Karen Hutchinson and Francesca Berry are both senior associates in the Commercial Litigation team and have been job sharing in this role since October 2016. Both work three days a week.
In this career story Francesca and Karen discuss the practicalities, benefits and client feedback of their shared role:
It was with some trepidation that we initially put forward our job sharing proposal to the firm’s senior management. Whilst there has certainly been an increased focus on flexible and agile working practices within the legal sector in recent years, such arrangements, unfortunately, remain relatively unusual. Certainly, job sharing was untested within Stewarts. Would such an arrangement be perceived as unworkable or unpractical? Might it be viewed as a lack of commitment or interest in our career development?
We knew that the opposite was true. It was our commitment to our careers that had pushed us to make the proposal. Too often we had seen talented lawyers, who had invested huge amounts of time and resource in progressing their careers, feel that they had no choice but to give everything up because of the immense pressures involved in juggling a demanding career with an equally demanding young family. Our hope was to find a workable arrangement that would provide us with an opportunity to spend more time with our children in the short term, whilst supporting our longer term commitment to the firm and our career progression. To us, job sharing seemed the perfect solution.
Fortunately, our application was well received. Stewarts is increasingly committed to diversity, equality and inclusivity and has taken a number of steps to create a workplace in which these principles are embedded. This is reflected in the firm’s approach to flexible and agile working, which recognises that individuals have different needs and requirements.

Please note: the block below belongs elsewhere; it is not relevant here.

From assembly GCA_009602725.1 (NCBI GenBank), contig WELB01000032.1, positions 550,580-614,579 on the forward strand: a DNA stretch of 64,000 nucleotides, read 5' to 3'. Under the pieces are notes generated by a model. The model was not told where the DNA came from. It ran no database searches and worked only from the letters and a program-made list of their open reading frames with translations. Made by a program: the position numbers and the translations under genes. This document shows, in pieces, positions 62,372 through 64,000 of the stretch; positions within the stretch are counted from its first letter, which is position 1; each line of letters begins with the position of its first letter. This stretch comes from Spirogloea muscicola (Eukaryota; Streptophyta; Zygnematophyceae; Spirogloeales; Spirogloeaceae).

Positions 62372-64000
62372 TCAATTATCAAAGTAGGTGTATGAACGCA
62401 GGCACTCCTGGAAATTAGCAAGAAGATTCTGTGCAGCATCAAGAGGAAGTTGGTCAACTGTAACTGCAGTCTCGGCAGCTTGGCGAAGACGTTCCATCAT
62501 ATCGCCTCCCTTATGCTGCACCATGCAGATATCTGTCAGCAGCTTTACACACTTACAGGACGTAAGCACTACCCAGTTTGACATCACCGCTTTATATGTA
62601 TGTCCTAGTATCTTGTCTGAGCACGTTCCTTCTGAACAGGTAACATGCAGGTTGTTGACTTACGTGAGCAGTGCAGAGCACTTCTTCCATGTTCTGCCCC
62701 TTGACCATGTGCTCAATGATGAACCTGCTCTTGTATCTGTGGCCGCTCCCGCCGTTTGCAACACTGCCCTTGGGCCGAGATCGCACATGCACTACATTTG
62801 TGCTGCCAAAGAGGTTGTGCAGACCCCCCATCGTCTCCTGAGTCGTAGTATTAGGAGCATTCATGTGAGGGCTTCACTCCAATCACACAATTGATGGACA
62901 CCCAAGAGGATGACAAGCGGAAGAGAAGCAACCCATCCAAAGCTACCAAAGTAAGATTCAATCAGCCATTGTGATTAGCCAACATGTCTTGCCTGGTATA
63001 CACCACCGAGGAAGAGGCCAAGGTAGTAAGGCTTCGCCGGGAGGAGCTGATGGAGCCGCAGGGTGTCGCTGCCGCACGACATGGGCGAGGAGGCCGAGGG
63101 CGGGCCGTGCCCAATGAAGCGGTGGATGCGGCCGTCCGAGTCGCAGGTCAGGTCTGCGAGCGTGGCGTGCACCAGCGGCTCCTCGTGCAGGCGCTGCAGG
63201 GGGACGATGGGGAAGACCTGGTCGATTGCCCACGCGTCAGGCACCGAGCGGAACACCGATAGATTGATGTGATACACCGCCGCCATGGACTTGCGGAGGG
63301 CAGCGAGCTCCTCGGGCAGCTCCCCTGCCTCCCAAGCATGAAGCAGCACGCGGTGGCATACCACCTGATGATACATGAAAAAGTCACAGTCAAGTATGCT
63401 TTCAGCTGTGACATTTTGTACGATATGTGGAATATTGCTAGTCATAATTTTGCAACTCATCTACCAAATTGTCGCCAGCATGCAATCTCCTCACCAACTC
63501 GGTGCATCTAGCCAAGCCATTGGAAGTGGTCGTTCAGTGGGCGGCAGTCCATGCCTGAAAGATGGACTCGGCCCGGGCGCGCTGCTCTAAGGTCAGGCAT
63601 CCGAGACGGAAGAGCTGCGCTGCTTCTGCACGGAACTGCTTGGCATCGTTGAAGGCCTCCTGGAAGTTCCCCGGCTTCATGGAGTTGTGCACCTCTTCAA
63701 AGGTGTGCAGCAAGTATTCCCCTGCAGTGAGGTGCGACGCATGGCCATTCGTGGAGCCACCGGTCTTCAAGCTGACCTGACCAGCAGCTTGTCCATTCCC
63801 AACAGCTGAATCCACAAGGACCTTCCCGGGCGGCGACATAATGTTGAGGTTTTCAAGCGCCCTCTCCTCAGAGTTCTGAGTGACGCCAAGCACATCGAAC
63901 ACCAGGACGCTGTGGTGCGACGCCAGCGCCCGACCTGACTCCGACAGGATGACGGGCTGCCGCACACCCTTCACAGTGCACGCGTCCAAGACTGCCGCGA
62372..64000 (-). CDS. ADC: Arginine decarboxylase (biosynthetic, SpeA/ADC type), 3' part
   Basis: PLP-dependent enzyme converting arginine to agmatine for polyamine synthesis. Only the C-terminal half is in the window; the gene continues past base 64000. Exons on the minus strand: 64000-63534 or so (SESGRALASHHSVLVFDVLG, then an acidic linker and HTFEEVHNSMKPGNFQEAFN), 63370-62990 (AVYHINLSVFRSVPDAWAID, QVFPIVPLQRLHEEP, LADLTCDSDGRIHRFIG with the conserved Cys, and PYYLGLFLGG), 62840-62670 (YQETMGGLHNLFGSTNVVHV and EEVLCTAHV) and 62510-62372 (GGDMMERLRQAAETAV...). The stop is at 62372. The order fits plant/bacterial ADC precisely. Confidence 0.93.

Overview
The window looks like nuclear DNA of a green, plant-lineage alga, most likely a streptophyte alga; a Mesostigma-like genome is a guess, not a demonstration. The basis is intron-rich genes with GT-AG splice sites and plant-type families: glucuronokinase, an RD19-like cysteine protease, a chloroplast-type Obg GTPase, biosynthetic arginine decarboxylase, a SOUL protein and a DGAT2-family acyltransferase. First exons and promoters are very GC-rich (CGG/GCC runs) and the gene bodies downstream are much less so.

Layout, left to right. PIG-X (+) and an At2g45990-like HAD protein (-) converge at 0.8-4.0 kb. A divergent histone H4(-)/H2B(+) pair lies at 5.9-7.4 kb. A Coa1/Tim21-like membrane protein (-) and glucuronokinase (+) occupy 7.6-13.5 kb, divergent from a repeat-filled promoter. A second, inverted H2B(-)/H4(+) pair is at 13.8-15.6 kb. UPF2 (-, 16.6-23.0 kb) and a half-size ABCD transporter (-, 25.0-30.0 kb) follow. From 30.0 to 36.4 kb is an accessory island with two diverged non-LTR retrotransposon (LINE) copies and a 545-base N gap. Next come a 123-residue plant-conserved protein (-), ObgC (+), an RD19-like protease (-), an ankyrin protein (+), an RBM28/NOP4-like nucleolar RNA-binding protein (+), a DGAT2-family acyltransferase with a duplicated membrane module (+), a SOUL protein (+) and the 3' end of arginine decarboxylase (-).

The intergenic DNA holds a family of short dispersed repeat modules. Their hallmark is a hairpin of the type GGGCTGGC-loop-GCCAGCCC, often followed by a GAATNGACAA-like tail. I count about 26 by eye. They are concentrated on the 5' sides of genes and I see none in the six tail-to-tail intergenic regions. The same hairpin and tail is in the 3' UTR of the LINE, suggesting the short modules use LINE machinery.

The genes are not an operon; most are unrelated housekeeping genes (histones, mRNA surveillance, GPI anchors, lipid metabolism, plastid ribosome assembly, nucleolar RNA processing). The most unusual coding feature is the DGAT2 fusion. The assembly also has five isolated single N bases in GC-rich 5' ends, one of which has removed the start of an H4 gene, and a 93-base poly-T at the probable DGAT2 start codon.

A number of legitimate questions were raised, specifically regarding how we would manage client’s perceptions and expectations, particularly at critical stages in the litigation process and how we would address the risks of duplication costs, which of course would not be recoverable. These concerns allowed us to think carefully about how the job share would work in practice, in different situations, and to put in place certain guidelines to allow it to run efficiently. Following a successful six month trial period the job share continues to work well.
Good communication is the cornerstone to ensuring that the job share is successful. We work hard to ensure the smooth handover of work through:
setting aside time every Wednesday, when we are both in the office, to discuss key updates and plan strategy on all active matters; and
maintaining detailed and up to date handover notes and task lists which can be used by each fee earner to clearly record what work has been done and what is required each week, flagging anything requiring urgent attention.
Handover of work
We recognised from the outset that time directly associated with handing over work, whilst crucial to the effective management of the job share, would not be recoverable. We accepted that any time spent on tasks associated with the hand over of work would be undertaken in addition to our targets with respect to recoverable chargeable work. This was a small price that we were prepared to pay for the many upsides job sharing could offer.
Division of work
We make every effort to manage each matter in the most effective way possible to avoid duplication. The details of how this works in practice varies considerably from case to case. However, typically, to avoid any additional unnecessary duplication we divide work as follows:
for smaller, less complex matters one of us acts as the ‘lead’ fee earner, responsible for the general conduct of the matter. The lead fee earner makes every effort to anticipate issues and plan ahead to ensure that no time critical matters arise during their days out of the office. The second fee earner then maintains a working knowledge of the matter and steps in if unexpected time critical issues do arise;
for larger matters we work side by side (as part of a wider team where relevant) with each of us being allocated specific tasks for which we would be primarily responsible with the second fee earner providing support on these tasks as required;
the team supporting us is also critical to help the job share run smoothly. Therefore, for all matters we try to ensure that paralegal, trainee and junior solicitor support is shared.
Adapting to client needs
We are acutely aware of the fact that we are fortunate to have the opportunity to work part time and still be engaged in work that is both fulfilling and challenging. In return, we remain pragmatic about the fact that there are situations where client needs require adaptability.